Wednesday, May 30, 2012

Blue Jay Fledgling

A young, disgruntled looking Blue Jay was hopping around the cabin's property last weekend. Every time someone walked by or its parents flew over, it'd open its mouth wide open begging for food (and increasing its funny, curmudgeonly look).

Being on the ground is typical for fledgling birds; many of whom leave the nest before they can fly. Blue Jays, cardinals, robins are some of the most common species to do this.

Note that the fledgling is just developing its flight feathers and tail feathers. They simply do not have room to do this packed into a nest with other brood members. So, they flop out of the nest around day 14 and spend 6-8 days on the ground learning to look for food, how to evade predators and practicing short flights. The whole time the parents will be around, feeding and protecting them.

In about six days this little guy should be flying, harrassing its parents at our feeders!

Wednesday, May 23, 2012

Is it Winter? A Leucistic Goldfinch

For the past month, every time I look out the window and see a goldfinch I think to myself: "Wow! He's super yellow. Wonder why..."  Duh. It's summer.

My slowness on the change of seasonal molt is due to the fact that one of our most active goldfinches is a very pale male. He still looks like he's in his winter colors, which has lead my slow mind to be surprised whenever I see our normal, brightly-colored finches. We noticed him for the first time in late February, when the other male finches were starting to get their yellow patches.

The finch is leucistic meaning that its regular pigmentation is washed out. Sometimes this happens in splotches, sometimes it's an overall wash. In this bird's case it's an overall wash of his yellow feathers (with some whiter areas) - the black feathers are normally pigmented.

The funny thing is, the nape of its neck is dark. You would expect it to be the same washed-out yellow:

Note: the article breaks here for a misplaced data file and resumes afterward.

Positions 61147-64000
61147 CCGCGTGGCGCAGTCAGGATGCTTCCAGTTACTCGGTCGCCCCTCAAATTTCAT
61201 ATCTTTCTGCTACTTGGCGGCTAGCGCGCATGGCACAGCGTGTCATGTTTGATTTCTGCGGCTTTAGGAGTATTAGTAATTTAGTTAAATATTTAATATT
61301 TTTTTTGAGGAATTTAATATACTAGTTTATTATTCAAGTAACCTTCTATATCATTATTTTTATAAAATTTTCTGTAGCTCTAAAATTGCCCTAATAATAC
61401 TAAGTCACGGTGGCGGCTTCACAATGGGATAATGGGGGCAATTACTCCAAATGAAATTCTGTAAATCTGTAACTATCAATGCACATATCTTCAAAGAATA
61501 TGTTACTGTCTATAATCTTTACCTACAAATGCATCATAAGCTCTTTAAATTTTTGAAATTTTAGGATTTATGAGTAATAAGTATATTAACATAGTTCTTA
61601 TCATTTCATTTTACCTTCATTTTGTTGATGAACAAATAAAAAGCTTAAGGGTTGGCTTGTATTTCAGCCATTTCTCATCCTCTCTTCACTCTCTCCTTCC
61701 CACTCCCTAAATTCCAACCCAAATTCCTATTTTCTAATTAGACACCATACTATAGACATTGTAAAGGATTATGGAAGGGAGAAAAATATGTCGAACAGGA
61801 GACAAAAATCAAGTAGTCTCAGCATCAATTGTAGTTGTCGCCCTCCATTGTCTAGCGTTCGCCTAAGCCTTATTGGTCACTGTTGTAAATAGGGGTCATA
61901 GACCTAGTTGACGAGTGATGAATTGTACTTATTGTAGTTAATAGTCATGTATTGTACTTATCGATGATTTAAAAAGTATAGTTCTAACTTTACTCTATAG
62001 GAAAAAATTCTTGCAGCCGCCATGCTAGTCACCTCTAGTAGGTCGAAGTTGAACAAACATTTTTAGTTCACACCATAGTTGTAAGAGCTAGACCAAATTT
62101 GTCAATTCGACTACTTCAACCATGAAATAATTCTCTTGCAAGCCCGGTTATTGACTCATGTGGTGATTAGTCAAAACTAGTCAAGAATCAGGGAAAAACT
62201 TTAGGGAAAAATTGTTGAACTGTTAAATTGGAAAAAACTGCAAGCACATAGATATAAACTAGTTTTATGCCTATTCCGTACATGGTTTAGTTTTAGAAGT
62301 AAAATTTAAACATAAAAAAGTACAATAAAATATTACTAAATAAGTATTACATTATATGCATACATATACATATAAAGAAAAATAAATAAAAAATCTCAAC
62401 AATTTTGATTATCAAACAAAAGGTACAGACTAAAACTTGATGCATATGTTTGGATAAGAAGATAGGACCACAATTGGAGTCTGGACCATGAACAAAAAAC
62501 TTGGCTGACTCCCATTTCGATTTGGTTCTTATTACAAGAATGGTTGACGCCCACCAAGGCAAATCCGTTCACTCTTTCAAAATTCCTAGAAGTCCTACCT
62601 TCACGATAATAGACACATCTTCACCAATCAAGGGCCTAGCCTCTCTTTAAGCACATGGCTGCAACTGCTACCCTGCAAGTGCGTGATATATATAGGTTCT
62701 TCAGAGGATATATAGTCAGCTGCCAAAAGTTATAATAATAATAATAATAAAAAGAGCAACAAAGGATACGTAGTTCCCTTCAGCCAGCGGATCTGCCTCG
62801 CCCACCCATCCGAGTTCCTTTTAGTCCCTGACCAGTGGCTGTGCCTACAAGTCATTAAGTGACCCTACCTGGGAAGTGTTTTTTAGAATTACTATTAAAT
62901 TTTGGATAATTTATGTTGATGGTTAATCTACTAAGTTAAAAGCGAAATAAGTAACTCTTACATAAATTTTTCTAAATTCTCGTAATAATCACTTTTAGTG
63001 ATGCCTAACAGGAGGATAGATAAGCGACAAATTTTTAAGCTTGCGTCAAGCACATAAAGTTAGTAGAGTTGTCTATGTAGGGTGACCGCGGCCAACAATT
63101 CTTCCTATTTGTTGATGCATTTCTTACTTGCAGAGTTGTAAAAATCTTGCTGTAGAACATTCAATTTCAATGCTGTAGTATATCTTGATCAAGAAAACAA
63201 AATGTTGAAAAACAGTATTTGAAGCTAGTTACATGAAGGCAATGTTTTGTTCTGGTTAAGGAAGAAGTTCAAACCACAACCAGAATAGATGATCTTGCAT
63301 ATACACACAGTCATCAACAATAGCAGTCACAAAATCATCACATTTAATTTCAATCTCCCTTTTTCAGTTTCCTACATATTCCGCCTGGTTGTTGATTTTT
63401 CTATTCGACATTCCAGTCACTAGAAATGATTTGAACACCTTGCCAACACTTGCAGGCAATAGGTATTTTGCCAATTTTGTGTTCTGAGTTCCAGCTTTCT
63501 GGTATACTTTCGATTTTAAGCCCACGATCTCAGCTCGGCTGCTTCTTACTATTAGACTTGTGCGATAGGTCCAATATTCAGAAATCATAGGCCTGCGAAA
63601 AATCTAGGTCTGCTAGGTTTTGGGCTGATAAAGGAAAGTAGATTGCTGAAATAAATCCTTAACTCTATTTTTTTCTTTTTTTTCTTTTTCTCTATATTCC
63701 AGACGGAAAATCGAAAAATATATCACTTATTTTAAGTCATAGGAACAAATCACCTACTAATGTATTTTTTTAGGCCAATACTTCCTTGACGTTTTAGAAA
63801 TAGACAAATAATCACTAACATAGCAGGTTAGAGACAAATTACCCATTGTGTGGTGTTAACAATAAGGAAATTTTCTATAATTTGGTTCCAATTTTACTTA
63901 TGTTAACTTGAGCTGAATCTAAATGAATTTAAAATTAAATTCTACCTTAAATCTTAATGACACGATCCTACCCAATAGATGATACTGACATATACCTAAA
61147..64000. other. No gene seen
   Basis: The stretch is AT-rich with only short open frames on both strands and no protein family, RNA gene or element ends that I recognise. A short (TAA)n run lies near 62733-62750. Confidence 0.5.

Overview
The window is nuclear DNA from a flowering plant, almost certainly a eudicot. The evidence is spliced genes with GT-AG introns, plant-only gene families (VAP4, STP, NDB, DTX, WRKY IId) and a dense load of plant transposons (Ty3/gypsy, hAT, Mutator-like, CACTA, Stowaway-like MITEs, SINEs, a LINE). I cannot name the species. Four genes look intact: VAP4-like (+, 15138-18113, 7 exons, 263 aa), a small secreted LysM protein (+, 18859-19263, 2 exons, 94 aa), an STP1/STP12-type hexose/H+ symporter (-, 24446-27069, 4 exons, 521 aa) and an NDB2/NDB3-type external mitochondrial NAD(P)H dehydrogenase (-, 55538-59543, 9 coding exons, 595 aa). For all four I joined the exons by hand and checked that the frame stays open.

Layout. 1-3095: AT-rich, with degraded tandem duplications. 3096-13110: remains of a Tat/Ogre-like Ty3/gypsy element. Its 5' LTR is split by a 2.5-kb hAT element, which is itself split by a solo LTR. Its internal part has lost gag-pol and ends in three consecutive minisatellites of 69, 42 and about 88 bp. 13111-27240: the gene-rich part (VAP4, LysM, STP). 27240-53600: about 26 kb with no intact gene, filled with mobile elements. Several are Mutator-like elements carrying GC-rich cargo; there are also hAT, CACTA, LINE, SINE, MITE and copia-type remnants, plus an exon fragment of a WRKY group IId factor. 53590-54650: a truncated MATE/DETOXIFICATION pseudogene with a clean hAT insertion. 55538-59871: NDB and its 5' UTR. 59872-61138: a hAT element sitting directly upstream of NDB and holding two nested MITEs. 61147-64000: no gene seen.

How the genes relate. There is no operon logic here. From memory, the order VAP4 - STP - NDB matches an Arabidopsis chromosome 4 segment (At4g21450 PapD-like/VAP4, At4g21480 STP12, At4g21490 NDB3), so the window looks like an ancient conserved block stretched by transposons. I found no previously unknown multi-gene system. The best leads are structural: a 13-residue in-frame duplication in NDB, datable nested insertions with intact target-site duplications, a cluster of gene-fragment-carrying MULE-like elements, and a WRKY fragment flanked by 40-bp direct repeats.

Even though goldfinches have two molts a year, his feathers will not improve with a molt as leucism is a genetic mutation.

Add'l Reading: Cornell's Lab of Ornithology has a great article explaining the differences between albinism and leucism. 

Monday, May 21, 2012

Meet Milbert

This has been quite the year for butterflies so far. Seems like every day there's a new visitor to the yard. Or two. Or three.

Today's visitor: Milbert's Tortoiseshell.

It doesn't look that impressive closed, but when it opens it's very distinctive:

We've now spotted in our yard all three tortoiseshells that are found in Minnesota (Compton's, Mourning Cloak and good ole Milbert).

Tuesday, May 15, 2012

Great Spangled Fritillary Larva

While weeding around our poppies I found this caterpillar at the base of a violet clump. (I love violets and tend to leave them, until they form large masses, then out they go.)

Glad I left them! Violets are the main food source for the Great Spangled Fritillary larva, which I was able to ID thanks to the wonderful resources at

Thursday, May 10, 2012

An Agreeable Moth

Hanging on a friend's white door the other day was this intriguing moth.

It was agreeable to handling and let me photograph it before transferring it to a protected area of the porch.

A bit of research turns up that it truly was an Agreeable Tiger Moth. Yep. That's the actual common name of it. Or at least I'm 99% sure this is an Agreeable Tiger Moth. There are three very similar moths (Virginian Tiger Moth and Pink-legged Tiger Moth being the other two). Please offer comments on the ID...

I must remember to start photographing the abdomen of moths to assist with ID'ing. The agreeable has an orange wash at the base of its forelegs and there's a bit of that showing on the close-ups of this moth (whereas the Virginian doesn't have the orange marking).

Here's a pretty cool head-on photo of an Agreeable Tiger Moth.

While the moth appears to be pretty widespread in the Eastern U.S., I couldn't find much information about this moth online. Will have to pick up the new Peterson Guide to Moths, co-authored by Seabrooke Leckie (@seabrookeleckie)!

Thursday, May 3, 2012


Wow. What timing. I've been incredibly busy and have neglected spring preparations. Saw posts today on MNBird Listserve and on Twitter about hummingbirds moving and thought to myself "oh oh. Better do it while I have the time."

So glad I made nectar and hung a couple of our favorite feeders this morning before heading out to meetings: We just had a couple male Ruby-throateds at our favorite window feeders (these photos are of the same bird).

Thank you network, for keeping me on my toes! (and keeping our hummingbirds happy and fed)